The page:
Aristo Tacoma: Are There Active Paradoxes in the Foundations of Mathematics? The phrase "active paradox" means, an issue still going on, and unresolved 150 years is a very short period when it comes to mathematical foundational thinking. Yet all present foundations have been formally laid within that interval. Far from being a moot point, it is common sense to held up as scientifically an option that there are still active paradoxes in the foundations of mathematics. In the 1991 edition, hardcover, of the Encyclopaedia Britannica, in the Macropaedia -- Knowledge in Depth books, the section "The Foundations of Mathematics", we can read === " the last decade of his scientific life Cantor became aware that his theory of sets pushed too far leads to contradictions; .." During the last 150 years, numbers, counting -- such foundational concepts in mathematics -- have been associated with a perhaps even more fundamental concept in mathematics -- that of the collection, the gathering, the "set" (for it is perhaps more fundamental to gather some items than to count them). And again and again during the past 150 years, it has been found that whenever gatherings become circularly self-referring in any way whatsoever, certain types of deep questions -- even in a sense paradoxes -- arise. It is these types of things that Cantor, who streamlined what rather became mainstream mathematical foundational theory in its crude essentials, at any rate, run into, and which is outlined in the excellent Encyclopaedia referred to above. It is not a moot point to ask afresh whether there still might be active paradoxes. By "active paradoxes" I mean some kind of inconsistency or other which not only do exist in principle, but which is in some way having an influence on what is regarded as important formal work. A typical overview over this type of questions tend to bring in the work of Kurt Goedel, from the first half of the 20th century, in a way which, if not is assuming that something was concluded by his work, it is at least not quite superceded in any genuine sense. However, from my own attempts at computer language renderings of his 60- page original German article on incompleteness (his second theorem), I know that it is not easy to enquire into Goedel's work in depth at the same time as the overall key question is kept vividly in mind: are there still active paradoxes in mathematics? Even possibly of a kind which is not understood even as we -- after years of work -- begin to understand Goedel's second incompleteness theorem? The fact that Goedel's work in this regard is acutely complex, must not delude us into thinking that it necessarily touches on all essence questions in this regard. Complexity, even with overwhelmingly fresh implications relative to what went before Goedel in this territory of pure thought, doesn't mean completeness -- not even when this complexity explicitly mentions "completeness" and its negation, "incompleteness". And as soon as we go deeply into Goedel, we are led into looking -- if we follow the conventional mainstream pathway of discussion in mathematics -- at Alan Turing's later attempts to circumvent some features of Goedel's proof, leading in some ways to a strengthening of the original result. If for the moment -- and here I speak in hindsight after working on what for me, personally and entirely outside of any scientific institution, has led to what I would call "good results" in bringing about an alternative view on set theory -- we ask the question of what characterises Cantor, Goedel and Turing taken as one whole, instead of focussing on details of the work of each of these large-brained people, we might get a set of clues which can be fruitful in a fresh, unprejudiced exploration of foundations. An example is this: common to Cantor, Goedel and Turing, and to others (such as Whitehead and Russell, in their work before Goedel's work, and in Zermelo- Fraenkel's set theory and its versions also in more recent years, and even in much of Brouwer's "intuitionist" work, as well as in Skolem's pre-Goedel work on non-categorical models of set formalisms), is the assumption that as long as one part of a set has finite members, then we can also say something about any of its other parts, even if we bring in the construct that this set can be filled up so as to be infinitely long. I repeat: -- In the last decade of his scientific life (writes E.Brittanica, in section Foundations of Mathematics), Cantor became aware that his theory of sets pushed too far leads to contradictions; [..]. Let us now explore without prejudice why some of these contradictions may lie in the concept of numbers as used at an informal level -- I am speaking of the whole number concept -- in that there are inherent assumptions which do not work out there. This leads me to suggest a wholly other approach to thinking about numbers (what I call essence numbers). For is it not so that when we speak of a collection or that which is sought to be given formal form as a so- called 'set' involves putting into explicit form that which more or less implicitly goes on when we speak of a certain 'type' of numbers? Consider, then, the informal language used when speaking of something such as "the type of the whole (or natural) number". Without trying to formalize this, is it not so that, as of this type, we mean something such as - - * the number doesn't have fractions * the number (in the case of whole, rather than natural numbers) may be signed * the number, even if possibly very huge, is finite * the number submits to clear-cut distinct rules of arithmetic such as the operation of adding 1 which always and in all cases gives one exact new number given an earlier one, and always so that this is bigger than the earlier we got * the number yields to an analysis into prime factors * there isn't any upper limit to this kind of number (or for signed numbers, not any limit in 'the other direction' either) Now if we could find that there is indeed some subtle inconsistency of sorts inside the assumptions governing our informal thinking about numbers, it would be far less unimaginable that once an attempt to formalize the 'set of all whole numbers' is made, then, "when pushed too far", explicit inconsistencies of some sort arise. But if it is not seen that this inconsistency hides at an 'early level' of our thinking, so to speak, it may reproduce in a way that is quite complex to detect. For after all, deductions from premises in the human discourse is a very finite process, while what is here sought to deduce over concerns itself with that which transcends the finite. Language involves the option of inventing new words at such times in which it is called for, to embrace new insights. But if this invention, or the re-definition of earlier terms, is such as to give an impression that all earlier sense of inconsistency or the like has been transgressed fully, it may hamper rather than improve the enquiry into these matters. (I will therefore not relate definitions of some forms of what by some has been called "transfinite", nor definitions of some forms of what has been called "completeness", as these happen within a discourse where the underlaying assumptions as I am about to sketch have not been properly addressed.) I will here go very slowly, in showing what I since 2003 (in a proposed exam thesis at master of art level at the University of Oslo, cognitive science dep.) and 2004 (as a chapter in book published privately now available at National Library of Norway,, pen name Stein von Reusch, ISBN 82-996977-0-0, with the long title "Passion without Greed or Hatred; resonating over dancers; creating new physics"), and even more clearly in the 2009 books published similarly, with ISBN numbers, and at the National Library of Norway, and listed at with full manuscripts) have purported, namely that the essential number concept cannot be that of what has been conventionally been named "natural number" or "whole number"; thereby the term "essence number". I will re-list the criterions listed above -- the type of criterions which are the ones that anyone reading any 18th, 19th or 20th century typical mainstream mathematical or number theory book would agree to -- as definition of a set, and then show that this set doesn't exist for it harbours a deep inconsistency (meaning, therefore, an incoherence in thought, which requires fresh perception to be lifted into our enlightened discourse). Let me, before I do this, say that I have looked for evidence that this type of reductio ad absurdum line of reasoning as I produced in 2003 has earlier been produced and published, either a long time ago or more recently. While I have found many discussions and many doubters to the typical set definitions -- and much interesting in the line of comments and half-successful attempts by the Dutch mathematician and philosopher L.E.J. Brouwer (in what is somewhat pretentious called "intuitionism"), -- I have found nothing at all that is anywhere near this exact proof. Here, then, are the above criterions in slightly more formal form, ignoring for the moment the signed numbers, which merely mirror the positive numbers and so doesn't add anything to this particular context: There is a set N such that *1* each member of N doesn't have fractions *2* each member (even if possibly very huge) is finite *3* each member submits to clear-cut distinct rules of arithmetic *4* to make the set, we can begin by 1, and apply the operation n+1 to the highest member included so far, and repeat this indefinitely *5* in short, therefore, for any member n a member n2 so that n2>n exists *6* each member yields to an analysis into prime factors -- other members It follows from this characterisation of the set N that it would be wrong to say that such a set is finite. For if it is finite, there would be a member n so that *5* doesn't hold. Now the criterion *2* taken together with the just- mentioned *5* yields, as I see it, an inconsistency, and there will also be issues about the characterisations found in *3* and even *1*, if what I say is true, when we apply the very innocent-looking criterion *4* to make the set. This seems, given the typical discourse around numbers in the 20th century and before, perhaps, quite surprising, as there has been no attempt whatsoever to include any type of member not finite into this set. But the point is that some of the other assumptions have this as an unwanted, and -- for this writer, no longer surprising -- implication. The most simple way to see this is what I call the 'graphical' version of the reductio ad absurdum proof. In this case, we imagine that we are building the set, starting with some members, then adding one, then one more, and so on -- but we do so by letting go of the conventional way of writing numbers in terms of digits 1 2 3 4 5 6 7 8 9 0 since these have roughly equal size. Rather, we want a way that shows the size 'geometrically'. So we write an enormously simplified version, which is nevertheless entirely accurate, and translatable into normal digits, by simple letters I with a space in between, the number of I letters indicating what number we are concerned with: I for 1, I I for 2, I I I for 3, and upwards. This allows us to 'look' at the construction of the set, and we are aided in our mental visualization, -- and when we then ask questions concerning infinity, where we can no longer write geometrically the result on paper, we have had a clean start and can easily obtain coherent results. We apply the notion of 'adding 1, starting with 1', to obtain each new member. We then get first I I I that is, the set {1, 2}. (The first member is at the bottom-most line. The member numbers are read horisontally.) We proceed doggedly: I I I I I I Then I I I I I I I I I I Then I I I I I I I I I I I I I I I Then, getting all the way up to the member 6 = "I I I I I I", we have I I I I I I I I I I I I I I I I I I I I I A monospace font, such as the typewriter-like, Courier New, should be used when viewing this, or the marks get too tight for the triangle to show -- the triangle whose top horisontal line shows the uppermost member of the so-far finite set, while the leftmost vertical line of I's indicate its present size. It should come as no surprise that the size of the set containing all members from 1 to 6 is, indeed, also 6. However it is a different type of perception -- it is not only geometrically different -- it is vertical, in this case -- namely this line: I I I I I I but the perception also involves the gathering {1, 2, 3, 4, 5, 6} as a whole, in contrast to a perception merely of what we get to when we write 5 and then add 1 and get a new member 6. Having gone so slowly at the foundational concepts, we are at liberty to look into the coherence of imagining just what the set will look like when we consider the criterions above, which I re-iterate here: There is a set N such that *1* each member of N doesn't have fractions *2* each member (even if possibly very huge) is finite *3* each member submits to clear-cut distinct rules of arithmetic *4* to make the set, we can begin by 1, and apply the operation n+1 to the highest member included so far, and repeat this indefinitely *5* in short, therefore, for any member n a member n2 so that n2>n exists *6* each member yields to an analysis into prime factors -- other members Considering the criterion *5*, we are led into considering an operation which we can informally call 'etcetera', and which we geometrically can envisage as follows: * * * I I I I I I I I I I I I I I I I I I I I I This is the geometrical precise view of what can also be written, and has often in 20th century mathematical foundational literature, been written as: {1, 2, 3, ...} The meaning of the 'etcetera' should be, in a certain sense, very clear: we are seeing criterion *4* and *5* applied so that we come to higher, and still higher, and yet more high members, seemingly without end. On asking the question, again, as to the size of {1, 2, 3, ...} or, more precisely in this context, * * * I I I I I I I I I I I I I I I I I I I I I we are led to the proposition that this set is not finite. Ie, it is infinite. Not bounded. It goes on and on and on. So far nothing out of the usual mainstream has been said, although the particular geometrical depiction evolved for me through my 2003 work and onwards. Essentially, this is as far as we can get with paper- work, or with electronic typewriter work, on showing what must be the simplest type of number and what characterises it, starting with one and adding one, pure and simple arithmetic -- graphically speaking. In terms of the language discourse, we must however not stop there, but ask questions and enlist into our attention realm the proper answers that come from meditating over the whole situation -- and, in complicated situations, we must do so over days, weeks, maybe also months and years. I put to you, with all respect, that we have to do with an immensely complex situation and I regard it as unlikely that it will be properly perceived in its fullness even given a millenia of further discourse of the same kind as we have seen with regard to numbers considering the 20th century. I will begin by enlisting perceptions by the rediculously simple question: what can be said about the highest members of the set? Let us remind ourselves that *2* simply affirms -- I quote -- "*2* each member (even if possibly very huge) is finite". So -- and this is what every kid has been taught at school for a long, long time -- 'there isn't any highest member, we can always get higher. But it is still finite, each member is finite.' This is TAKEN AS A DEFINITION. But I am asking, let us look at what THE OTHER CRITERIONS IMPLY. And let us look if they do not imply something which defies *2* (and which may lead us to modify *3*. And if they do, we must admit that we must re- conceptualize the essential number concept. What this re- conceptualisation implies, may be something small or it may be something not small. I will give some indications why it may be the latter, and why it has something to say even about cosmology. Firstly, let us say, there is no hocus-pocus about * * * I I I I I I I I I I I I I I I I I I I I I This is nothing but what the criterion *4* says, I quote: "*4* to make the set, we can begin by 1, and apply the operation n+1 to the highest member included so far, and repeat this indefinitely" -- and indeed, however we define any infinite set of whole and finite numbers, given any of the entirely usual set of elementary arithmetic and typical thinking on sets in mainstream mathematics as of the 20th century, we can re-depict, or re-render (to use more a computer-like jargon), this particular set of finite numbers into that set. It simply shows what we are doing without the twists and turns of our elegant digits 1, 2, 3, 4, 5, 6, 7, 8, 9 and 0. In other words, we are not merely showing here a particular syntactical quirk of one particular way of defining the natural numbers. We are showing THE VERY SET OF NATURAL NUMBERS -- or what is claimed to be the set of ALL AND ONLY FINITE POSITIVE WHOLE NUMBERS. And now I am asking: please look afresh, think afresh, meditate afresh if you wish, on the highest members in this set. The range of them. I am not trying to say that they summarize themselves into some magical number, any theta number or omega number of psi number of something like that. I agree that we have a range here; I agree that this range is infinite. I ask you to look at the nature of these numbers. Please attend, then, in your mind, to * * * I I I I I I I I I I I I I I I I I I I I I as you let it expand and expand in a 'moment of infinity', which I in 2003 called M.O.I., not referring to the French meaning right now. Let me suggest a way -- and think of whether you agree -- that this can be done. We have some definite steps quite near us -- the number 1, the step over to the number 2, then over to the number 3 or the I I I, and so on for a couple of numbers. This is all very distinct and clear. Let us imagine that we allow the numbers to blur a little, so that we can pick up a much, much higher number -- say, one hundred million, written in the ten-digit number approach as 100,000,000 or simply as 100000000. In order to telescope into this area we shift the focus to some area some meters -- or whatever -- up and beyond in our triangle, and get perhaps 99,999,999 in focus, then 100,000,000, then 100,000,001 -- allowing that which is above and under to blur in again. This blurring process we may refer to, visually, as a kind of 'continuum'. I don't mean it to be actually a continuum, I merely mean that we cannot meaningfully focus on one hundred million numbers all at once in a discrete fashion, so we visualize as a rather continous curve, which is then discrete just where we focus at it. Let me attempt to symbolize this: * * * 1 0 0 0 0 0 0 0 1 1 0 0 0 0 0 0 0 0 9 9 9 9 9 9 9 9 * * * I I I I I I The three stars in the middle now symbolize the 'blurring'. Obviously, we can get any number, as high as we want, if we at all can spell it out and think about it, anywhere in this list -- any whole positive number, no matter how high is in it. Obviously. But now, please, attend to the very highest numbers -- the class of them. What can we say about this class? Try to focus it. What can we say about it? How can we get nearer to say anything about it? You see, this is the type of discourse that you cannot find in serious published mathematical journals of the 18th, 19th or 20th century. You can find much talk about the real number continuum, so-called, and about how difficult it is to get it handled by means of the more 'countable' and more 'linear' integer set. But this simple question and enlisting of what Karl Popper (in a footnote in his two-volume post-WWII book 'The Open Society and Its Enemies') called 'intellectual intuition', concerning something so essential as pure numbers -- this is not regarded as active good number theory enquiry. This is regarded, I think, as moot, as poppygock, as stuff for fanatics who are on the side of the real issues, or for those who haven't read the real big masters deeply enough. Let me say: this is not moot, this is not poppygock, this writer is not a fanatic, but applies doubt and dialogue and has had many clever good sharp thinkers agree in talking this over, and there has been more reading by this writer of all the great thinkers both of the West and the East than what is the case even for most highly educated people. Also, very few who have a degree in foundational mathematics have worked seriously with compiler design and with actual building of an entirely new platform -- these things do sharpen the brain when it comes to looking into classical questions. Let us continue, then, to think about the class of the highest members, which we come to by this process: * * * I I I I I I I I I I I I I I I I I I I I I In one of the earlier publications (the book for 2004), I proposed that each member we have seen so far has a property I there called 'self-reflective'. Self- reflective means something much like self-referring. I'll define it here by example -- I have much discussions of this in my works listed for free at and (which before March 22, 2010 was called and, but the web hotel refused to give codes when I wished to go to another web hotel so I re-made the names then, and did some quick replacements here and there of to in some of the main files). When we have three members, I I I = 3 I I I we see that the highest member, 3, is also the number of the members in the set. The set {1, 2, 3} has a size which is 3, and, lo and behold, 3 is also within the set. This seems so obvious it hardly seems worth pointing out, but it is a subtle point, so please have the patience for going with me on it. I I I I = 4 I I I I I I Here is the set where the highest member is 4. This set has, indeed, 4 members. The set {1, 2, 3, 4} has size 4. So this is the self-reflective property. How we visualize the self-reflective property? We visualize it most naturally by attending to the leftmost vertical line of I-bars. In the case of the set with 6 members, this is obviously I I I I I I and so when the uppermost horisontal line is I I I I I I we can say: we have to do with a triangle here, where there is a property of geometrical symmetry -- and a perfect one, if we had subtly modified the monospace font to be exact relative to its linewidth: I I I I I I I * I * I * I * I* This symmetry is akin to the self-reflective property. This is easily imagined to apply for any finite number. Let us now imagine that we carry out the process to infinity in the by now well-known shape * * * I I I I I I I I I I I I I I I I I I I I I and ask: have we at any point got a breaking of this symmetry? Have we at any point got a breaking of the self-reflective property? And naturally, we want to say: we haven't got information of any such breaking. Quite on the contrary, since the graphical depiction above contains just about every piece of information we have got as to the natural increase of the set of numbers when we begin with one, we are led to see this as a process which goes on and on without a sharp shifting of properties. Let us then keep this in mind, while we ask more precisely about the size of the set, relative to the geometrical depiction of the set. Again, what is its size? Finite or infinite? It is infinite, naturally. Then how is it the size of the set is indicated? By the leftmost vertical line of I's. Let us put the three dots typically used in mathematical notion for 'et cetera', as in {1, 2, 3, ...}, on top of the leftmost vertical line, to indicate that we consider the size of the set to be infinite: . . . I I I I I I This, then, should be entirely clear in meaning: the set has a size which is not finite. What, then, of the self-reflective property? What, then, of the geometrical depiction of the set relative to its members? I I I I I I I * I * I * I * I* We ought to have a symmetry here -- we have introduced no breaking of symmetry between the leftmost vertical line and the uppermost horisontal line. This seems almost so simple that it is rediculous to point it out, -- all this may seem hampering at trivia. But, forgive me for pointing it out, but if the leftmost vertical line is as said, . . . I I I I I I then certainly the symmetrical situation is this: I I I I I I . . . and this summarises itself neatly into the diagonal version with the stars as we have had repeatedly in the above: * * * I I I I I I I I I I I I I I I I I I I I I And I wish to extract from this one proposition that you can think about, as to whether you agree, quite apart from all the geniuses who spent time on APPLYING the so- called 'natural number set' rather than thinking about the class of the uppermost members of it like we have done here: Proposition 1. There is no way in which a set which is built by starting with 1, then adding 1 to each highest member, can be said to be not finite, unless -- by the self-reflective property -- it can be said to have members which are not finite. Members which are not finite -- that is to say, members which are nonfinite. Members which correctly reflect the size of the nonfinite set. Members which have not been defined relative to the conventional elementary arithmetic that we began with. Members that we do not want to have by criterion *2*, but which the building- method in criterion *4* lead to anyway: *1* each member of N doesn't have fractions *2* each member (even if possibly very huge) is finite *3* each member submits to clear-cut distinct rules of arithmetic *4* to make the set, we can begin by 1, and apply the operation n+1 to the highest member included so far, and repeat this indefinitely *5* in short, therefore, for any member n a member n2 so that n2>n exists *6* each member yields to an analysis into prime factors -- other members And in fact not only the sets built exactly by *4* can be said to have this feature of containing unwanted non- finite members of a kind not handled by conventional arithmetic, but EVERY set that can be laid out in a one- to-one mapping with whole positive numbers and which has a construction rule which can be applied without end. That is to say, Proposition 2. There is no set N={1, 2, 3, ...} which is such that it has only finite, and all finite, positive whole numbers yielding to the laws of elementary arithmetic. Which again, on thinking more about this, leads us to say, Proposition 3. The least possible set {1, 2, 3, ...} of a kind which contain all finite positive whole numbers yielding to the laws of elementary arithmetic is a set containing members of a different, nonfinite kind, about which elementary arithmetic as given has not been defined to work against. I hope, for those who have read much of Cantor's most influential works, that it is entirely clear that nothing of what he says about going beyond the type of infinity that he associates with the set N of natural numbers relating to higher forms of infinities as he associates with the set R of real numbers has taken into consideration the above propositions, and so his definitions do not work out in this context given that what I have said is coherent and consistent within itself, as I have by now every good reason to believe. (Also, those who have read about "limits", please be aware that similar incoherencies apply there, as is pointed out in great depth in some of my other publically available writings.) What follows, rather, are propositions such as the following: Proposition 4. There is a fundamental property of self- reference and infinity about the essential number concept that is derived, by analogy, from elementary arithmetic on small numbers like 1, 2, and 3, and which we should give a new name. Definition. This new type of number, as indicated in prop. 4, can be called "essence numbers", and E can be the name of the set of these. Proposition 5. We should expect self-reference to arise whenever there is any formal system of any type involving natural numbers OR OTHER SETS DERIVED FROM THIS IN ANY WAY, including, the so-called "real number set", the "imaginary numbers", etc. Corollary 1 to prop. 5. Goedel's second incompleteness theorem is a property of a certain type of self-reference which is not as essential as the self-reflective property found to apply for the most essential form of numbers. Corollary 2 to prop. 5. Coordinate systems involved in continuity theorems such as general relativity theory -- and, all the more so, when these involve concepts of the 'infinitely small' or 'infinitesimal' (as GRT do), which is a construction characterised by almost exactly the same incoherence as we found in the construction of the set N, must be seen as incoherent patterns of formal thought -- leaving aside the question of the possible reality (or not) of what these coordinate systems refer to. (This doesn't mean that these incoherent formalisms do not at times work.) Corollary 3 to prop. 5. Formalisms erected by means of integrals and similar constructs, which all hinge upon not only the natural number set N with its incoherence, but also on repeated applications of the notion of the infinitely large and the infinitely small without proper regard for the self-reflective property as indicated above, are in essence incoherent. This also applies for such formalisms as used in quantum theory. Corollary 4 to prop. 6. Cosmology cannot be based on the existing formalisms found, as of 2010, in quantum theory and general relativity theory. Rather, whatever views humanity has about cosmos must be seen as metaphors, images, and visualisations, and whatever there is of calculation which happen to fit with numerically precise observations of some kind, must be seen as interesting but in no way whatsoever an indication that these formalisms can be applied in an essential way, any more. Well, I don't think it can be said more clearly, nor that it should be said more clearly. Anyone who has a good mind and who reads the above will see that there is not a trace of any serious error in it. Still, one can argue with oneself for years and years and decades and I predict this is too much of an issue for the human mind to tackle -- for infinities are dangerous-looking things to most. But if you are in the mood to say: Thank you, enough of your reductio ad absurdum, I would like now to hear, in positive, constructive terms, what DOES IN FACT WORK, rather than hear continous hampering on the incoherence of those bygones things of the remote formal past which hasn't got any future -- then I would say: all right, but for a start, work on cleansing yourself from belief in the silly pompeous self-certain proclamations that are given in the name of natural science over and over again -- not just doubting the fairy tales of the religions. Then, work on cleansing your intuition, your intuitive intellect, in all the ways that make good creative sense. Having done as much, there are meditations -- even something of a deductive nature -- that I have put forth in my books -- which take this as a starting-point, and leaves what should be left behind. This, however, is not within the scope of this article. Thank you for the attention. March 26, 2010 Aristo Tacoma, alias Stein Henning Braten Reusch.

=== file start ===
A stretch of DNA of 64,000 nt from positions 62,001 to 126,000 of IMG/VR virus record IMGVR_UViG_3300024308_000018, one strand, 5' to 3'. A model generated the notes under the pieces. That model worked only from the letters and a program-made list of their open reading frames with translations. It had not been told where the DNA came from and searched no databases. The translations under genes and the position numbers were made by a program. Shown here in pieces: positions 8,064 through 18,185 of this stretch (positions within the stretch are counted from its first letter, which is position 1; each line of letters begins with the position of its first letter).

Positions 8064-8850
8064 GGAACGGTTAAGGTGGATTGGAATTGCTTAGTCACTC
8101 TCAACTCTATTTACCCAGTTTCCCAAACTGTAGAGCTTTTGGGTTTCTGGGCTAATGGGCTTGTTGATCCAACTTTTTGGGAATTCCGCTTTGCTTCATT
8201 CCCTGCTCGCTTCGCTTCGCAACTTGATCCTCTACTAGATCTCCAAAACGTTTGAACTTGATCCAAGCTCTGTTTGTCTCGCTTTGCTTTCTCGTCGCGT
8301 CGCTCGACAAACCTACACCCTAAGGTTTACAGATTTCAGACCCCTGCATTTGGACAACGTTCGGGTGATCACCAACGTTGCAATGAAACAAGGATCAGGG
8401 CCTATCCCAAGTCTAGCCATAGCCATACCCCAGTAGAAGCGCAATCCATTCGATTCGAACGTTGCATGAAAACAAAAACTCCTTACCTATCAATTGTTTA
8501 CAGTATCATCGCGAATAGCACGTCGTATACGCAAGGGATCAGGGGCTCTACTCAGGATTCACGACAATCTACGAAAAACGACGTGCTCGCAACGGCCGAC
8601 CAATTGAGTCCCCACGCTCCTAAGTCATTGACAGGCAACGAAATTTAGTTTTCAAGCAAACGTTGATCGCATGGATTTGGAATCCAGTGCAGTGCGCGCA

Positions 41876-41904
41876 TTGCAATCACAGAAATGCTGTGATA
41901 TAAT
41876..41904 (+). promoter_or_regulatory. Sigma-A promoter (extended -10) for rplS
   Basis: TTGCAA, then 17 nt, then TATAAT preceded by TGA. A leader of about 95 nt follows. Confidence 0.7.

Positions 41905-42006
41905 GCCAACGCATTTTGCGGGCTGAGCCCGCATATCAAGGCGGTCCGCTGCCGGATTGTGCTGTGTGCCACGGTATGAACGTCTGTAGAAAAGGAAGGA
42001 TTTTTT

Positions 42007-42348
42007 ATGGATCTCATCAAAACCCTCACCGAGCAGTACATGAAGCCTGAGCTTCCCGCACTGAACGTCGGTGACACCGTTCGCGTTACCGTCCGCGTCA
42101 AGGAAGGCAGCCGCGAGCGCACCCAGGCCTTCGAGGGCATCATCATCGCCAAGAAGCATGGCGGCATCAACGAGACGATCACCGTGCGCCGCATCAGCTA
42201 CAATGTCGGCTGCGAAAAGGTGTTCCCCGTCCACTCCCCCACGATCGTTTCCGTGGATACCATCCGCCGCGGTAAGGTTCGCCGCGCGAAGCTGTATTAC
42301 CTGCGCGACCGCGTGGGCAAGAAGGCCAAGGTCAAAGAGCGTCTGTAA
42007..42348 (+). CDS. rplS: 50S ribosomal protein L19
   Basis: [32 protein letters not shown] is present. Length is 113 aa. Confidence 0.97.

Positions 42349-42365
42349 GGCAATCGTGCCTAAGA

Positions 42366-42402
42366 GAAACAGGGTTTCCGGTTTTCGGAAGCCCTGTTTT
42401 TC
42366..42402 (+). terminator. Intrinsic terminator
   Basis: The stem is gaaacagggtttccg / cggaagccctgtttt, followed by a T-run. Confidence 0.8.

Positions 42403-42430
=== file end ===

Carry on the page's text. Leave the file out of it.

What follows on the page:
Aristo Tacoma: Learning Organisations Revisited What does it really take for organisations as a whole to learn? (More than a decade after The Fifth Discipline) In the 1990s, quoting phycisist thinking about "the implicate order" by D.Bohm on the first page, P. Senge produced an influencial book called The Fifth Discipline where he and his MIT group suggested that organisations as a whole can learn given dialogue. This even reached political circles. Where does it stand now? In the first part of the 1990s, a centrist and green- oriented politician in Norway, Per Olav Lundteigen, enjoyed a book highly critical of computers written by Espen Holm, and invited Mr Holm to make a seminar for the government and parliament (Stortinget) members like himself where the question of the limitations of computer technology relative to the wellfare state was put into focus from one who had insight into the limitations and dangers of computer technology. Holm took contact with several key consultants for large corporations, and brought along me -- perhaps due to my contact with David Bohm earlier on (this was after Bohm unfortunately had passed away), or due to my eco-orientation due to my contact with Arne Naess (I conducted several interviews with him at the time for a magazine I was co-editing, and spent also time with Naess and my girl-friend at the time, Anna K. D. Evans, up in the mountains) -- to give the opening lecture. This happened at April 17, 1996, in a seminar / cinema room underneath the Stortinget building. That, on its own, doesn't imply I knew much about organisational learning. However, I tried to catch up as well as I could with the concept, and followed a number of developments for a little while with great interest, musing on my own. The physics, or -- more precisely, the metaphysics, of a key inspiration for Senge was that of the implicate order idea of Bohm. This has several very different versions, one in which several implicate order stands on top of each other and all spring out of the background quantum vacuum field, alongside the manifest world-as-we- know it, the so-called (in Bohm's terms) "explicate order". Bohm contended that the structures we have at hand -- mani-fest, mani meaning hand -- are expressions of a much more complicated, finely woven (=subtle) structure, and that the key feature of reality is that of undivided movement of flowing wholeness. My interview with physicist professor Holger Bech Nielsen at the Bohr Institute, Copenhagen, gave me the information that this metaphysics is regarded by many physicists as more or less obvious and taken for granted (in contrast to the specific "boehmian" interpretation of quantum theory). Abstractly, then, we might see even something such as string theory and its later versions (M-theory etc) as examples of an implicate order approach to reality. How does this entwine with organisations and their need for change in a changing world? For one thing, Senge contented that organisations must appreciate that a vaster order beyond their explictly defined structure on paper does exist, and that this order must be allowed to be given attention and, at times, also change. He also contented that it can do so by allowing a more free form of dialogue internal in the company, in which -- as for Bohm's approach to dialogue - - one must be willing to lift any assumptions, also about purposes, into attention. Many people have written on the successes, the partial successes, and the apparent or real failures of attempting organisational learning and related approaches at various levels in organisations of small, large and very large kinds, political as well as (more common) commercial. However, -- though others may have a different point of view -- it doesn't seem to have been either a strong confirmation of the original idea of organisational learning as according to Senge (and others), nor a strong disconfirmation or any entirely new approach with a similar fierce energy (some spoke at the time of a "revolution"). (In addition, the implications of networking -- in particular the world wide web -- are so pervasive that the changes brought about here have tended to go faster than any theorizing over consciously implemented change brought about by essentially discursive means.) I contend that organisational learning has a future given three insights, which must be cultivated: === that an individual has an inner flowing order greater than the explicate order of any organisation === that the number of hidden assumptions in each individual is so enormous that in order to enhance coherence, an organisation ought to select high-quality events of a scientifically rich and unprejudiced kind as a main cultural hapenning, quite often, so as to address a large number of these assumptions -- instead of merely talking about them === that the meaning of work lies in the liberty to take enjoyment in objective quality for its own sake, and that the formulations involving the company as for big goals (see another informal musing of mine about 'big goals of companies') ought to strengthen this liberty (in contrast to the focus on mere satisfaction for the customer, which, however good it may be, will only be real if there is quality as foundation for that satisfaction in the product, objectively speaking).